We started out going up highway 61, through East Saint Paul (a rather tough section of town), saw some mounted police (who waved back to us), but decided to get onto highway 35 North as we were averaging only about 35mph going along highway 61 (which is probably the original freeway before the interstate was put in) because of all of the towns with stop lights.

The baseball game was interesting. It would be easily recognized as baseball, though there are no strikes or balls and only a home "plate" umpire. The pitcher throws until you hit the ball fair (so if you aren't getting good pitches you can ask him to pitch it to a certain place over the plate) or a foul is caught. No one has a glove, but the ball is rather soft and bouncy, so catching it on a single bounce is also a fly out. When you score a run, you have to ring a little bell, apparently so that the scorekeeper notices.

We were worried that we didn't have any sunscreen, and before the game was over I noticed that I had sunburn on the back of my hands (I wasn't wearing gloves because Sara wasn't wearing a jacket -- a sort of reminder) and Sara was worried about my head (not a lot of hair up there anymore). She claimed that she didn't sunburn, though she was interested in getting some sunscreen for herself. We couldn't find the general store in the town of 102, and decided to grin and bear it.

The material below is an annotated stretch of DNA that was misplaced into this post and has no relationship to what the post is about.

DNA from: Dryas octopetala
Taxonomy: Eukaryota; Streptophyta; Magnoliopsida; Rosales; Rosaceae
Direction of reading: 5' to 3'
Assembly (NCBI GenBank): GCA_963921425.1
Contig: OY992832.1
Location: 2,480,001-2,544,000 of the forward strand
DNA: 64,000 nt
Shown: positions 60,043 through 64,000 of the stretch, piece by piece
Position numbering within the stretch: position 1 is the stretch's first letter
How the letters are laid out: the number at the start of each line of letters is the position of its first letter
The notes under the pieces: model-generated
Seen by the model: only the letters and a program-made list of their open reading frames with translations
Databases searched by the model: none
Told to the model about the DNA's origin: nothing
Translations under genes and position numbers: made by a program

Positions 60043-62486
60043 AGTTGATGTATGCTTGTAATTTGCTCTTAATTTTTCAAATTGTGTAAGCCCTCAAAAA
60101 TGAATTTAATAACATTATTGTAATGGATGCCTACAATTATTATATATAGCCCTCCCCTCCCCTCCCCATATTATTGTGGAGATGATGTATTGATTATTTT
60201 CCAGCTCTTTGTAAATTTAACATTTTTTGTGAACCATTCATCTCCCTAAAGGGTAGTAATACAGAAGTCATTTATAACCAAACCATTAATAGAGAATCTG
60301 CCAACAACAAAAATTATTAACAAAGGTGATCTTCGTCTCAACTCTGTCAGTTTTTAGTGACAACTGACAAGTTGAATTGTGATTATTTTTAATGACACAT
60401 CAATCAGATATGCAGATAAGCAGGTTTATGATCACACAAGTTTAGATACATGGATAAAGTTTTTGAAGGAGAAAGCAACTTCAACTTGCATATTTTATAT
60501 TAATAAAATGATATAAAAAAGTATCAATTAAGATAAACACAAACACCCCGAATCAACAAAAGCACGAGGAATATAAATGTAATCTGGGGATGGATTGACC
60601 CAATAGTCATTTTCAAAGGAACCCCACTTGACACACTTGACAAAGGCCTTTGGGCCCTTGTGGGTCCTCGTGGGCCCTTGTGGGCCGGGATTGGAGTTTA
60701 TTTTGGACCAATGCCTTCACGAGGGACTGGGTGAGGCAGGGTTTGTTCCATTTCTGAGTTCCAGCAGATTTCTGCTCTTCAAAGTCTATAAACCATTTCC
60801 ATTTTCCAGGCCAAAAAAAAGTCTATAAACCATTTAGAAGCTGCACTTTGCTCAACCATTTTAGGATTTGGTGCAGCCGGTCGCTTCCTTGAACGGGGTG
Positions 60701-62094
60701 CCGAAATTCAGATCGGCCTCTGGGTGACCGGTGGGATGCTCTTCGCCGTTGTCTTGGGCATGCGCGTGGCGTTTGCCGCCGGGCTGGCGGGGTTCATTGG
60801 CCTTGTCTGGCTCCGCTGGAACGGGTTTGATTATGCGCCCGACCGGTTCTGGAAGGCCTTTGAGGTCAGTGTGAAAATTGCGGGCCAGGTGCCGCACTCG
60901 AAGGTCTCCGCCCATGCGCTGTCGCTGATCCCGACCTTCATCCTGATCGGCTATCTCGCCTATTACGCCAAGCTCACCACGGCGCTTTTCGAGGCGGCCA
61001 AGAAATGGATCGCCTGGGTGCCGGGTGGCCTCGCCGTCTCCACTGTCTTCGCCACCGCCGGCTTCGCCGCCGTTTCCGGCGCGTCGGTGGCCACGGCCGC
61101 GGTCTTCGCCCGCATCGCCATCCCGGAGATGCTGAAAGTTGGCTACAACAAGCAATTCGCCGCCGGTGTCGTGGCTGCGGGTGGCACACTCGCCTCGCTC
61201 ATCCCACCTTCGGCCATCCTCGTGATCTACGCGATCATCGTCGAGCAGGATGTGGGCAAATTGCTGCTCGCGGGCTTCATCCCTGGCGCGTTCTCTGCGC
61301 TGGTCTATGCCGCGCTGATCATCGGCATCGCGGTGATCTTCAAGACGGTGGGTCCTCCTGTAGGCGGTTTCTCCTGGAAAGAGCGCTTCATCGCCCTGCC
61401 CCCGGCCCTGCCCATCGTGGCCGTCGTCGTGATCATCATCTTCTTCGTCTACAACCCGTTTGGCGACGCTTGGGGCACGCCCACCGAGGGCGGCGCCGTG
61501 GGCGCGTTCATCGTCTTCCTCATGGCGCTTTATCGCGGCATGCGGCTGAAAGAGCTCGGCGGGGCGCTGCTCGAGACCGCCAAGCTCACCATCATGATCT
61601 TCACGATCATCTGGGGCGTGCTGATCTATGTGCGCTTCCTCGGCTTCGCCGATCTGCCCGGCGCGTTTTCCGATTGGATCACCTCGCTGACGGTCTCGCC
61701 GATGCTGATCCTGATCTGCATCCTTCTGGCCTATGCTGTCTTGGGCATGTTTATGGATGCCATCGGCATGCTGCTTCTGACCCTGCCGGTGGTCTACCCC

By the time we got home, Sara's back was lobster red and she spent the following week nursing it with lotion. Luckily for us, the helmet's visors are UV treated so we didn't get sunburned on our faces (though I got some on the top of my head while watching baseball).

Interestingly enough, when her skin flakes off, it removes the tan and exposes the burn again. I say interesting, because when my burns flake off, I'm still tan underneath, so I didn't realize that it worked any other way.

Sara has definitely learned her lesson. No matter how warm it might be, it's not worth it to not have a jacket, for more than one reason.